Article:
It may be the holiday season, but auto thieves don't take a holiday.

So while you're stealing a kiss under the mistletoe, they may be stealing your car right from under your nose.

Among major American holidays, those falling at the end of the year are crunch time for crooks.

In 2016, New Year's Day ranked No. 3 with 2,242 stolen cars reported. Meanwhile, New Year's Eve and Christmas Eve ranked Nos. 5 and 7, respectively, with between 2,050 and 2,100 thefts each.

But thieves do seem to want some time off: Compared with the daily average for the year, Christmas Day and Thanksgiving were fairly quiet.

Turkey Day may not have been stuffed with stolen-car reports, but Black Friday, while not a holiday, was a bargain-shopping bonanza for car thieves, who scored hot deals on 2,262 cars — putting it just behind the No. 1 car-theft holiday, Halloween, which saw nearly 2,600 thefts.

After decades of steady decline, auto theft is on the rise as thieves find clever ways of cracking your car's anti-theft technology.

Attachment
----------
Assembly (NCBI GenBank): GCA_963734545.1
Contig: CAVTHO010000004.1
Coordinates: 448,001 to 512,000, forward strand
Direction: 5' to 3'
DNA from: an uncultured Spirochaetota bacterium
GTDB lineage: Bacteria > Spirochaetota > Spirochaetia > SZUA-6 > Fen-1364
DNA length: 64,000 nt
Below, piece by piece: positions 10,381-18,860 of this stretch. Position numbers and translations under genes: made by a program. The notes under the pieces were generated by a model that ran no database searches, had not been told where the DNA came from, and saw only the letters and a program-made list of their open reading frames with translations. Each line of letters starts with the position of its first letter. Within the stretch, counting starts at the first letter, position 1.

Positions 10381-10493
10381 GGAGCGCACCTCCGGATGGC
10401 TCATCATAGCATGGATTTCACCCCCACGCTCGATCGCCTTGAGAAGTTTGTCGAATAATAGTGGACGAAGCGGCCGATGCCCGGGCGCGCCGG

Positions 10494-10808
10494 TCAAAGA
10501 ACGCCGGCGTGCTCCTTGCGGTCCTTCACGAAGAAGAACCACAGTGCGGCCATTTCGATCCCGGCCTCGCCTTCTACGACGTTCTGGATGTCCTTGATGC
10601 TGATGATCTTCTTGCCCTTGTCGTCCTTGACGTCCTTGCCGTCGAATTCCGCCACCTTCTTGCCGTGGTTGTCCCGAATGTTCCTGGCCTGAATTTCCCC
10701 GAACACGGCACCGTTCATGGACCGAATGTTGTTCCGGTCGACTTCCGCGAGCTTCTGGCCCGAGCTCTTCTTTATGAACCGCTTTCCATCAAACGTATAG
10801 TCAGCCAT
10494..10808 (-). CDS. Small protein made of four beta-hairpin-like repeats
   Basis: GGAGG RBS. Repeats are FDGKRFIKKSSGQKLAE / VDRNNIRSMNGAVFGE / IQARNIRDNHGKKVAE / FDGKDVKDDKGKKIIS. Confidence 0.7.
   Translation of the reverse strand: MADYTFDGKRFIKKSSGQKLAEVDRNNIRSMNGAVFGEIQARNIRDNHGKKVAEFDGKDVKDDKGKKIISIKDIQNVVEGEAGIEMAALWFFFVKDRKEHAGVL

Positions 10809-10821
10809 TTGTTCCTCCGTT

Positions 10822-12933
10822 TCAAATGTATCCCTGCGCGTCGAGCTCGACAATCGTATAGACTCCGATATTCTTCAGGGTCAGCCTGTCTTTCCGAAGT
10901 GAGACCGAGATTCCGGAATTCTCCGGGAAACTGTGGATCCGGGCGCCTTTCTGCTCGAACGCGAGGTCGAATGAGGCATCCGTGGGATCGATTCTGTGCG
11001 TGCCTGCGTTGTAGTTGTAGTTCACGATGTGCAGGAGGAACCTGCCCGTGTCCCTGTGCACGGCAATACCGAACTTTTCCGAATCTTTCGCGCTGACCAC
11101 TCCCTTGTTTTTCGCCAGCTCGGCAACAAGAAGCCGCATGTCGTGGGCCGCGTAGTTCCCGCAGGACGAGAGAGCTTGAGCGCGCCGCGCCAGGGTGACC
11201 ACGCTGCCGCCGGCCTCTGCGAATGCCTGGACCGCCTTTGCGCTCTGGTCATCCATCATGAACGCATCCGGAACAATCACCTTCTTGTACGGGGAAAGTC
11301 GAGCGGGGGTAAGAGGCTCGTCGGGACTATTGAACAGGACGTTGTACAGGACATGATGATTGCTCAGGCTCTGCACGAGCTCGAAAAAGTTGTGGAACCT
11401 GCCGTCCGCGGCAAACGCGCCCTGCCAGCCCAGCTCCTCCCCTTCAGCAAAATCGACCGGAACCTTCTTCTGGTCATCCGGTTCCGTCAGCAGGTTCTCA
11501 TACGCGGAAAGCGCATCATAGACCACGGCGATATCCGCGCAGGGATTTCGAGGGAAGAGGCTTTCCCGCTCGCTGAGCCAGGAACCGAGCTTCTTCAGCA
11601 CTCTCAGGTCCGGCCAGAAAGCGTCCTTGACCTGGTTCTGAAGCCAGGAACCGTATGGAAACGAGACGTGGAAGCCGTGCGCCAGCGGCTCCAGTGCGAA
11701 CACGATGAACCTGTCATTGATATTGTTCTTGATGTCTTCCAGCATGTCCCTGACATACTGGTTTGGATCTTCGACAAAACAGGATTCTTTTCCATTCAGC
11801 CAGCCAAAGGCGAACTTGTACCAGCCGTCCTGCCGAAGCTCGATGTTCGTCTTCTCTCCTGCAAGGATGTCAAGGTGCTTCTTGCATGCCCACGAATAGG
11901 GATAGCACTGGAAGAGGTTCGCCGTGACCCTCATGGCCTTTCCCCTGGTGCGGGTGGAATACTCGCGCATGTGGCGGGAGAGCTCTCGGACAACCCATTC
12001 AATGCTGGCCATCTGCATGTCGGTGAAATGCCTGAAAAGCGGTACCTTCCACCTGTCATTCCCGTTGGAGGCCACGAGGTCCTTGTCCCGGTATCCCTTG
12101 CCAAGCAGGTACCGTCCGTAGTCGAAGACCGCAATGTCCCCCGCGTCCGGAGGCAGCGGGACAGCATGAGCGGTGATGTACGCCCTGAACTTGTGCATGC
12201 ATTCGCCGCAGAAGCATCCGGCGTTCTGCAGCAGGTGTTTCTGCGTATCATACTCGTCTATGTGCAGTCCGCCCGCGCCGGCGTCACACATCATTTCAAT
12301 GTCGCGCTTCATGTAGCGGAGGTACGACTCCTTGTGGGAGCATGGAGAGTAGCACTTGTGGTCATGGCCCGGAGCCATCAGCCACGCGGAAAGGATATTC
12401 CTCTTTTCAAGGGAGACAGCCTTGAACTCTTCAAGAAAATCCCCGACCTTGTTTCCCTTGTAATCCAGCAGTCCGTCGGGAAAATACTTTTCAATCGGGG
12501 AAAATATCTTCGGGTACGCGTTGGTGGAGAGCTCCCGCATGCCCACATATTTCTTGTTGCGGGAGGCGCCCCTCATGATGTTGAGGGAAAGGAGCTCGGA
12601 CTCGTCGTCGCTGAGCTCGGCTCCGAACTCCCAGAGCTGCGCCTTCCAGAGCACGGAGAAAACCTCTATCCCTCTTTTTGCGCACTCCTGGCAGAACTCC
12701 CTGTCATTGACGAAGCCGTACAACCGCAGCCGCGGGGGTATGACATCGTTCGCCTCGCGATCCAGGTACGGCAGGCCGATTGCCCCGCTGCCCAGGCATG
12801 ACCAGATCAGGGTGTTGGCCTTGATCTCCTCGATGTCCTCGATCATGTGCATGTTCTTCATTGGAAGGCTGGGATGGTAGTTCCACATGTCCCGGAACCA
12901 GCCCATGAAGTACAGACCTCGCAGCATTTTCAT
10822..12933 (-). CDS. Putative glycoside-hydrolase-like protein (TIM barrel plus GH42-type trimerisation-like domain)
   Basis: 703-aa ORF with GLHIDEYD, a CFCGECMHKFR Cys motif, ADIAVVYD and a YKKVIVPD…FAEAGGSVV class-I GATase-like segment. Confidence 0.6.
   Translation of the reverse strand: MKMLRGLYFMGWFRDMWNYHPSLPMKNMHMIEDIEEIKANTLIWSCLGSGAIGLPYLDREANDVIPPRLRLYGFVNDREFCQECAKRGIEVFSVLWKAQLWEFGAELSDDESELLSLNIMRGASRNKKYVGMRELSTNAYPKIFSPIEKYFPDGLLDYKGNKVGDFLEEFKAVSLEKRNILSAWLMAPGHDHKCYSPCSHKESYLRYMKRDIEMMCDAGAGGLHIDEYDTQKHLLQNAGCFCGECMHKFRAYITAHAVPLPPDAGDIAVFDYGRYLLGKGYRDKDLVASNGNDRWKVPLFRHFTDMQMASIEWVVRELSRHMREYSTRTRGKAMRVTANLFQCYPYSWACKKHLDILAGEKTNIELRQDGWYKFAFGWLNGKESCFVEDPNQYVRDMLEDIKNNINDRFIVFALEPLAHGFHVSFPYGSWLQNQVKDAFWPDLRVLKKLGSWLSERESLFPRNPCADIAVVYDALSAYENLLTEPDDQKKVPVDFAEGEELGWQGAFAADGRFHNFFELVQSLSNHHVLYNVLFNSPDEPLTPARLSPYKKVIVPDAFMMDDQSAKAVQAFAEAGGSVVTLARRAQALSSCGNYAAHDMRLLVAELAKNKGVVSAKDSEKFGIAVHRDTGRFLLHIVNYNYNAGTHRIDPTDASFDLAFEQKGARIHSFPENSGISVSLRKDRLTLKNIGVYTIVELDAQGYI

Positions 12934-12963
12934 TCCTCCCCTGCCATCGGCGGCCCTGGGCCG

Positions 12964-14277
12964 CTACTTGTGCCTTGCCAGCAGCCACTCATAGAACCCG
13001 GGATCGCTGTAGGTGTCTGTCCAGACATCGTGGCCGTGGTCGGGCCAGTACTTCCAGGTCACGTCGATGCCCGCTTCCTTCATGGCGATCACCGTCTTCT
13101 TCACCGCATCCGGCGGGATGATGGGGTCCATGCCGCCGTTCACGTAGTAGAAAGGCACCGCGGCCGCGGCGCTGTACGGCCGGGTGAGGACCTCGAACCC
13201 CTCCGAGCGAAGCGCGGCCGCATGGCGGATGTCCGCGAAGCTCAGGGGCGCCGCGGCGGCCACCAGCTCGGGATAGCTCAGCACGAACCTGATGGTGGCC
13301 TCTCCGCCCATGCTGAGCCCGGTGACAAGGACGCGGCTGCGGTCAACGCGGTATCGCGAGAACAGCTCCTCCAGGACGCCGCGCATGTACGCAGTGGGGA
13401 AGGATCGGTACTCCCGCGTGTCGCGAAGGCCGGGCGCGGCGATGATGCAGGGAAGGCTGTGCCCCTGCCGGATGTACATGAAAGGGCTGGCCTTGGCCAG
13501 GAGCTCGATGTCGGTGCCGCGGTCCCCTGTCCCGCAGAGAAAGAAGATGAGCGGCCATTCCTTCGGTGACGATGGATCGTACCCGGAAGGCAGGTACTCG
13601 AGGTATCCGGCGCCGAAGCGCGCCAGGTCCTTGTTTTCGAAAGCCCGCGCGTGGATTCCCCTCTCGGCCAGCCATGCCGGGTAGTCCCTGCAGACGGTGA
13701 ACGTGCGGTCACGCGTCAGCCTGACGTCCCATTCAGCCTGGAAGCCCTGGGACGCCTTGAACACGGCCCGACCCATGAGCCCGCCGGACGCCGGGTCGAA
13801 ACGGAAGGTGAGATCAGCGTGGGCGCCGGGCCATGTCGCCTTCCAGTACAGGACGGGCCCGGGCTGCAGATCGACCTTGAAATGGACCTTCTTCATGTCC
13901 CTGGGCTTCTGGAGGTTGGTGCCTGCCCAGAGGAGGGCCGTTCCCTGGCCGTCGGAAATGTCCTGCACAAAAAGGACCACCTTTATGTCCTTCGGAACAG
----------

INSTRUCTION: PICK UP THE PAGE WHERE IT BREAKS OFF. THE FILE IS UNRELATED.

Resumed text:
But a little common sense still goes a long way:

Keep your car locked when unattended and never leave the key or fob inside as 57,000 people did in 2015, resulting in a 22-percent spike in theft-by-key.

  • Remove anything of value from view, as even an empty backpack looks appealing to a thief.
  • Stow packages in the trunk before driving to the next store in case you're being watched.
  • And never leave you garage-door opener in the car or program your home address into your GPS system under “home” as it could lead thieves straight to your house.

Follow these tips and your biggest problems this holiday season will be bad fruitcake … and worse sweaters.